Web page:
Informal traders march against by-law amendments

Traders say the proposed changes will impede on their ability to earn a living

Photo of traders marching.

Informal traders and supporters marching to the City Hall in Durban on Friday to protest proposed regulations which they say will prevent many people from earning a living. Photo: Nomfundo Xolo

By Nomfundo Xolo

6 July 2018

Hundreds of informal traders marched to the City Hall in Durban on Friday over new regulations they say will deprive them from earning a living.

The informal traders are against proposed By-law changes to be implemented by the eThekwini Municipality as part of its inner city regeneration plan. They say more than 280 informal traders would be negatively affected by changes.

According to a statement on the municipality’s website, the proposed changes to the By-law relates to issues of non-compliance and law enforcement. “Key aspects highlighted in the By-law include prohibiting trading in places where informal trading is restricted, confiscation of goods, regulation of abandoned goods and plans to crack down on people trading without permits,” it stated. The By-law was last amended in 2014.

On Friday, the Market Users Committee (MUC) organised the march with traders who were supported by other local organisations. They also demanded that a Commission of Inquiry be held into the allocation policy for trading sites and allocation procedures.

The group handed over memorandums to the mayor’s office and the provincial minister for Economic Development, Tourism and Environmental Affairs office.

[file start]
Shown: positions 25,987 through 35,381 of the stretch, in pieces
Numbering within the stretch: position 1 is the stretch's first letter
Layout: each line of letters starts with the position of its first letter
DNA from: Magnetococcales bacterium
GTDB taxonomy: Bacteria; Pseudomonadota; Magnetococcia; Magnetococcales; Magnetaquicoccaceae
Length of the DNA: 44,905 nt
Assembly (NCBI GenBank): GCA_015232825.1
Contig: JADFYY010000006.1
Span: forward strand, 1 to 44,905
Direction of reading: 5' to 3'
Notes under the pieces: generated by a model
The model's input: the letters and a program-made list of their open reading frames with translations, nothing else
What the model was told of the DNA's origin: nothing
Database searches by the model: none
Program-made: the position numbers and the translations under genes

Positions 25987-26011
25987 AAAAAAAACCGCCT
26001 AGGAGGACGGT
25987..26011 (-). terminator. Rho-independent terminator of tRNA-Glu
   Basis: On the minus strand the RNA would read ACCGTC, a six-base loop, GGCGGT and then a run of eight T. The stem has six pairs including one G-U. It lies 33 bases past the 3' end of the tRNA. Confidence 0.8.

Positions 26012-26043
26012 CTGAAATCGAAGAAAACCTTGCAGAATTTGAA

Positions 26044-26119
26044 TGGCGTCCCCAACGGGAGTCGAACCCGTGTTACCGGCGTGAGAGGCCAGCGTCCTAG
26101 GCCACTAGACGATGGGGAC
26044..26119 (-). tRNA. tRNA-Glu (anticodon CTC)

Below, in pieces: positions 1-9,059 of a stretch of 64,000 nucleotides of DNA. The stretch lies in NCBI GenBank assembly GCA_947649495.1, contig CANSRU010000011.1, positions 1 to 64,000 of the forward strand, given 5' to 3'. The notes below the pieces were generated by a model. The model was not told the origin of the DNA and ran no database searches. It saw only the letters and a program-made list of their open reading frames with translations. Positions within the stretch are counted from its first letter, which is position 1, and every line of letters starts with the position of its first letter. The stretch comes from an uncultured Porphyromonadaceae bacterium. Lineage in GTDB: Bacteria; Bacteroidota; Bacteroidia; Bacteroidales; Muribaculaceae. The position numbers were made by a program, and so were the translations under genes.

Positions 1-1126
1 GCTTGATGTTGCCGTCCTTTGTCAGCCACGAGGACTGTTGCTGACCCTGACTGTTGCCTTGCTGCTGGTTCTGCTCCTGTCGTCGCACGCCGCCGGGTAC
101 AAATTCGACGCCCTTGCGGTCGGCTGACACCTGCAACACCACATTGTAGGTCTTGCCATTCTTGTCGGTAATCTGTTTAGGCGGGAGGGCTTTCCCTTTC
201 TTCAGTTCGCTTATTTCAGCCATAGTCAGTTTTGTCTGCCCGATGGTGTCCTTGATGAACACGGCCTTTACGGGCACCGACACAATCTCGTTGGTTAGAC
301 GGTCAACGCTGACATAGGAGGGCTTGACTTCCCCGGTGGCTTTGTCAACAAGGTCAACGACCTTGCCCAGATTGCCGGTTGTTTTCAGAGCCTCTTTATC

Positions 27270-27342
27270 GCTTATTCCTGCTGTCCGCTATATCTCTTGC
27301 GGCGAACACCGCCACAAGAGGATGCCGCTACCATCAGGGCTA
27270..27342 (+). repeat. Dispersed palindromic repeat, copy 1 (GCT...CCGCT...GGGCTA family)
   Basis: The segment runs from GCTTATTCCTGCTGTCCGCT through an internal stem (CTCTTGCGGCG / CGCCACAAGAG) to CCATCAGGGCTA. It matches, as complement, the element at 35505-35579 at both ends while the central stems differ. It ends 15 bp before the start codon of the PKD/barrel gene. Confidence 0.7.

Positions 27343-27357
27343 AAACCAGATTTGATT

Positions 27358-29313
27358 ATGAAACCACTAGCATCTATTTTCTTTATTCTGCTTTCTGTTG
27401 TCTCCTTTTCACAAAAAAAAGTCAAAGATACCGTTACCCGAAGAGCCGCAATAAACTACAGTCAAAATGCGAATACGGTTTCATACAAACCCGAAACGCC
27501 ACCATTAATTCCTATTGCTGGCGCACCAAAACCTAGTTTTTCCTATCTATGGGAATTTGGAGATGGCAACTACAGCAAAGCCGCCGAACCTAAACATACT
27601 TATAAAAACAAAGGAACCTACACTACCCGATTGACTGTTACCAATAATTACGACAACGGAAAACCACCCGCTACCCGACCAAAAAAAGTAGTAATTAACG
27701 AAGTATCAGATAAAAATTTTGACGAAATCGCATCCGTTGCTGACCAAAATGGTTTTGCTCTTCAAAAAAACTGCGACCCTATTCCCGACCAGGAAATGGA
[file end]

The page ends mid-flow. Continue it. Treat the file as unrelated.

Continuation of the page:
MUC chairperson Nico Magwaza said that the City refused to work with traders to find a solution. He said the City’s plan was first introduced to trader as a “clean-up” and a bid to create “safer places” in the city.

“Instead it is violating the rights of these people who depend on selling on the streets. There are people who have been street vendors for more than 15 years but still do not have permits. The allocation procedure is blatantly corrupt and this needs to stop.” Magwaza said some traders had to bribe officials in order to get permits. “When they apply legally for permits they are denied without any answers or updates.”

Thembelihle Gumede has been a street trader for five years. She shares a table with her mother, who has been selling sewing material for 40 years. She said that she has been waiting for approval on her permit from the Business Support and Markets Unit for a year.

“They come at us daily, demanding permits that they are ironically denying us. They take your goods and throw them into the waste truck. You are lucky if they only throw out your crates and tables. You can lose up to a months’ earnings. We come from impoverished families but do not deserve to be treated like this.”

Alex Saidi sells school shoes and safety boots in Dr Pixley Kaseme Street. He said that he only trades after certain hours to avoid being targeted by law enforcement officers.

“We would like to sell freely and peacefully. We’re selling food and not drugs. This treatment should rather be focused at drug dealers who are selling drugs freely on the notorious streets of Durban.”

Representatives from the two state offices accepted the memorandums and promised to pass it onto the relevant officials. Mlungisi Ntombela from the mayor’s office said they would respond to the trader’s demands within seven days.